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Chicago type pizza - Westside

My husband loves Chicago type pizza - anything on the Westside? Delivery?

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  1. You are probably bound for disappointment, but the one place that does deliver and makes a semi-passable Chicago style pizza is Numero Uno Pizzeria in Mar Vista.

    Mar Vista
    3519 S Centinela Bl
    310-398-0180

    www.numerounopizza.com

    1. I think this is the best you will find around:

      http://www.tastechicago.biz/

      03 N Hollywood Way~Burbank CA 91505
      corner of Hollywood Way & Verdugo
      between Burbank Airport and Warner Bros. Studios
      Phone: 818-563-2800 | Fax: 818-563-2FAX

      15 Replies
      1. re: gado_gado

        The closest place I hear that's passable is Masa in Echo Park. Of course, that's no Westside.

        I will say avoid the Stone Fire Pizza Co. on La Cienega - it was oversauced and way too salty!

        You & your hubby may be better off getting it shipped from Lou Malnati's.

        ~H.C.
        http://la-oc-foodie.blogspot.com

        EDIT: sorry, meant to reply to OP -- clicked on the wrong "reply" button.

        1. re: gado_gado

          I wasn't overly thrilled with the Sicilian Pan at Taste Chicago. Never tried the deep dish. I'm continually amazed they haven't tried selling a stuffed pizza there. It's not like there's much competition for them to make and sell one.

          1. re: nakni

            Taste Chicago pizza is mediocre and actually a disappointment. Masa is not passable in my book. Numero Uno? -- Not -- it is not Chicago style despite the menu's claim. There is no Chicago Pizza on the westside! Try Casa Bianca in Eagle Rock locally for thin crust: http://casabiancapizza.com/ And many posts on this board: http://www.chowhound.com/topics/69033 You will need to drive to find something passable or ship it in from Chicago.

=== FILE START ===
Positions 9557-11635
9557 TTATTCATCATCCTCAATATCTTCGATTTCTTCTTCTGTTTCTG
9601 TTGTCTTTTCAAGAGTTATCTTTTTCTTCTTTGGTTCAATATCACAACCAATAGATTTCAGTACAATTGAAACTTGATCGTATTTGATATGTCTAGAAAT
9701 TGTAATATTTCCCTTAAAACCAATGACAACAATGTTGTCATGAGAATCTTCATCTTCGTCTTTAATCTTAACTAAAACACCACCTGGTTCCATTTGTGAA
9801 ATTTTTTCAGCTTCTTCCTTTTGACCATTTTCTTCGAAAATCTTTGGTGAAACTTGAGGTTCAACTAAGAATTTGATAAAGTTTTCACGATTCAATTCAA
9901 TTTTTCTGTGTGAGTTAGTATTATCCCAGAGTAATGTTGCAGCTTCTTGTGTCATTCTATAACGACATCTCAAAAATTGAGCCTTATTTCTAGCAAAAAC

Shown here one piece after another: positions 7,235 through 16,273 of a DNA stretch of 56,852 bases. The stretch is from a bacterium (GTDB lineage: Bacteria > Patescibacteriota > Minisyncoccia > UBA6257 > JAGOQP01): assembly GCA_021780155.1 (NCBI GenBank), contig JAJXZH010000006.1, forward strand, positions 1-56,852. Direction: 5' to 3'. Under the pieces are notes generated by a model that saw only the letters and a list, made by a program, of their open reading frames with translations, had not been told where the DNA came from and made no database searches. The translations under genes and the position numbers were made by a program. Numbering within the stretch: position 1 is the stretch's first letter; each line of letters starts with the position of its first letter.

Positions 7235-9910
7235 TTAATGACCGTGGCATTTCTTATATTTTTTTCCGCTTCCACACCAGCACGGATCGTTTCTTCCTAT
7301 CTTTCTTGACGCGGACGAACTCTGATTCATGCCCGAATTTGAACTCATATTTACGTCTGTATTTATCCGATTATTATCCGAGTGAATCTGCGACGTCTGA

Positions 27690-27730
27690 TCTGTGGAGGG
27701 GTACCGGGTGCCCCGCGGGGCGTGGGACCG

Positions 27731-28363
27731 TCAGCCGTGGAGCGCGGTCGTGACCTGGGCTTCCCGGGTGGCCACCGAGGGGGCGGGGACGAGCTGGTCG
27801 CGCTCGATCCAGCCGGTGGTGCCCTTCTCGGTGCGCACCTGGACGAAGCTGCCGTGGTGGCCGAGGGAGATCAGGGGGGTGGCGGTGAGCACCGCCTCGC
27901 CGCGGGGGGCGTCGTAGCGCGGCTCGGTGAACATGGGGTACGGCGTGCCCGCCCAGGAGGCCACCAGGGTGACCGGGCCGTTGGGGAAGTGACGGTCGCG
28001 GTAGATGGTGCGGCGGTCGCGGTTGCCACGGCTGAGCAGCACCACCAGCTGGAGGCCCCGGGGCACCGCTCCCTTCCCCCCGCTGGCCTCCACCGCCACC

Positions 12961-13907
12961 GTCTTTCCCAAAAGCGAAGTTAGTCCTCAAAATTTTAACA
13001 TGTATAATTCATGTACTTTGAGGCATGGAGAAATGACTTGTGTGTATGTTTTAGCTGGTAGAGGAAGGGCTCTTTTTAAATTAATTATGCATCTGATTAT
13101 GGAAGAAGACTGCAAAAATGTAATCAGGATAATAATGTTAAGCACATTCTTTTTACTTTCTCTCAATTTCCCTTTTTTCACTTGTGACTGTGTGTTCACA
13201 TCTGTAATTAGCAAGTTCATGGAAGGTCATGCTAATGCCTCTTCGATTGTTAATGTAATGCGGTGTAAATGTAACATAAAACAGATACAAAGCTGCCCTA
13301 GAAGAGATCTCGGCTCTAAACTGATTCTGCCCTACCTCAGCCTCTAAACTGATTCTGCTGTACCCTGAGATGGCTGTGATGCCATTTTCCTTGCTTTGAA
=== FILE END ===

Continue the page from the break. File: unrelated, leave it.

1. re: chowchi1

              Try Al Gelato on Robertson Blvd. between Wilshire and Olympic. They are from Chicago and will make a delicious pizza to your specifications.

              1. re: Jeryy

                al gelato is great, but not chicago deep dish, but yes they are from chicago.

                there's a joint called Chicago Pasta House that does as close as possible to the real deal but it's a trek in the Moreno Valley, maybe around 20 miles or so from Palm Springs.

                1. re: kevin

                  While Joe's is legitimate New York pizza, you aren't going to find real Chicago on the Westside. Tony's Little Italy in Placentia is as good as you're going to get in the LA region, but it's a hike.

                  1. re: sloanedone

                    Or you could eat it at my home when next I make it hahaha . . . seriously, I will try Tony's Little Italy, but I have never seen Chicago-style pizza in a Southern California restaurant. Supposedly BJ's does but what I saw was not that . . . Numero Uno pizza is supposed to have Chicago style pizza, so I ordered some from the one near USC (I think it's closed) but it was just thick crust. Try making it at home. Use lots of dough, cheese first, toppings, then sauce . . . My dad is from Chicago.

                    1. re: apple7blue

                      If you will take the time to read here on CH, the subject has been extensively covered. While few and far between there are at least a half dozen places that have very good or better deep-dish or stuffed crust "Chicago-style" pizza. That being said, they are none that I know of in the trendy-type areas.

                      Among the ones worth trying:
                      My top 2:
                      Tony's Little Italy in Placentia
                      Chicago Pasta House in Moreno Valley ()also home to the 2nd Portillo's just opened)

                      Others:
                      Banducci's in Lakewood
                      Romano' (3 locations) in Riverside
                      Joe n Tony's in Lake Elsinore
                      Zelo in Arcadia (kind of a CA twist on the concept)
                      Masa in Echo Park (ex-Gino's East but very mixed reviews)
                      Sal's Bit of Italy in Anaheim

                      Also just opened is a SoCal outlet of Rosati's in Corona.

                      As for making it yourself, it is really not that hard. Good quality ingredients and getting the sauce right are keys, but in all honesty, a good deep dish pizza is easier to make than a good thin crust...less heat required and a good crust is more forgiving.